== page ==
Solar panels, wind turbines, water current turbines etc.. are cheap as fucking chips to run. Coal, oil, nuclear are the expensive ones. Yes solar and wind have a large initial investment but the sun and wind are free. So once that inital investment has been made it's extremely little running costs from there. Running costs would only include things like a generator, a couple staff two or so to operate and "watch", maybe a mechanic. Theoretically you could probably machine operate the whole thing. Where as oil, coal you have to have staff on heavy machines (which use gas) loading the coil or oil, you have to buy the coal or oil and you still need staff to operate. Nuclear you don't need much staff but you need trained staff and perhaps security guards (?). And solar in particular is becoming ever so cheaper to build. And actually in saying that you can build cheap solar plants, just more efficient ones are initially more expensive. But there are cheap to build solar plants out there.
Natural gas is an interesting one. You say it's not renewable but I disagree. I have thought a lot about geothermal. Geothermal works because of super heated water in the earths crust that you extract. It turns to steam and you build pipes so that steam powers the turbines. The whole issue to making power is finding a way to heat water into steam (burning coal, oil. Nuclear. Use the sun to heat water into steam. Wind being the exception). So if you can find a easy cheap way to heat water that can be maintained you're in the money. So anyway, geothermal. Geothermal plants deplete when the pocket of water in the crust empties right? Sooo.. just fill it up again. You are using the heat of the earth to heat the water into steam (free clean energy). If you had two pipes, one extracting steam and one pumping in water, I think that would eliminate depletion of geothermal plants. You could even open old geothermal plants.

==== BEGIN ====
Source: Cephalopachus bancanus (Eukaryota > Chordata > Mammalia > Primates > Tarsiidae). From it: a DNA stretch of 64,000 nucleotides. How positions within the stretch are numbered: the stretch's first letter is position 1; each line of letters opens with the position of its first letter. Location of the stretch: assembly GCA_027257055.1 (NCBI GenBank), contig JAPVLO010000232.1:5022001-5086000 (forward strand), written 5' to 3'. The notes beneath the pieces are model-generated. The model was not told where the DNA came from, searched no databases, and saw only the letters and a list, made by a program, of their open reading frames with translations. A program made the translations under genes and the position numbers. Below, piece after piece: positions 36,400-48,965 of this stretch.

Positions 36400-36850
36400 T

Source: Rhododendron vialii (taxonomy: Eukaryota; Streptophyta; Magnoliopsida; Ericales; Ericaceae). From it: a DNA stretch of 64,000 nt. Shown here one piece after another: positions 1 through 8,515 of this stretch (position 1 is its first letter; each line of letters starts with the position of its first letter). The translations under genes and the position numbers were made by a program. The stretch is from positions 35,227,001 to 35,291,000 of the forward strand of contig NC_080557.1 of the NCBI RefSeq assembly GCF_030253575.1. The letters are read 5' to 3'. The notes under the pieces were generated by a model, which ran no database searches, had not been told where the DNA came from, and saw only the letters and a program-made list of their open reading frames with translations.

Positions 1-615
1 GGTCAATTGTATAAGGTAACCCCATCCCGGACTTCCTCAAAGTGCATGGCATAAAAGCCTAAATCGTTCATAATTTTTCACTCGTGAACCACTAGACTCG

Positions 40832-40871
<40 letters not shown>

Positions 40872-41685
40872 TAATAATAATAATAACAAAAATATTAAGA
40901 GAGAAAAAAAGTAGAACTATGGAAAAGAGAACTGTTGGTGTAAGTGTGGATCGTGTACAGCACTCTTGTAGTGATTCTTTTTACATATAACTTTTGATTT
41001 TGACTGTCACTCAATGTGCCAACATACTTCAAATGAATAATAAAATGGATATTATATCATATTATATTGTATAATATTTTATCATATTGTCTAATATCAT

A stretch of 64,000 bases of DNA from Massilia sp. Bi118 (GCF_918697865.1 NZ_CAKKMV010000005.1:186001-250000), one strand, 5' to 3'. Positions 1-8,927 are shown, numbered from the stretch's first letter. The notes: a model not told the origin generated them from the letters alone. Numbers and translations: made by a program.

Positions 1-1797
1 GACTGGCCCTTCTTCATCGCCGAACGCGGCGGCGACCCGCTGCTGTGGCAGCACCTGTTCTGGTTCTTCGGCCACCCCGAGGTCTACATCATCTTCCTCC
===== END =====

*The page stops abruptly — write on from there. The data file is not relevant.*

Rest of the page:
I don't talk gay, I don't walk gay, it's like people don't even know I'm gay unless I'm blowing them.
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20-06-2012, 12:35 PM
RE: Biodiesel
Spread out has everything to do with it. Essentially half of the US population lives in rural areas, such as where I grew up in middle-Tennessee in a small town of ~20,000. For areas like these, public transit is essentially pointless because everything is so spread out. People work and live in areas that are separated by significant differences and there are no real concentrated areas people visit. So, a 15 minute drive to work becomes a 1 hour public-transit ride because of stops and routes based on the current set-up.

Even areas like where I got my undergrad have limited reasons to use public transport. I went to school in Chattanooga, TN which has ~350,000 inhabitants, but once again, everything is spread out. There is a public transportation system there but using it means A) doubling or tripling travel times and B) Limited use because of operating times. A subway system would fair no better because there are only a few areas where people frequent with any regularity.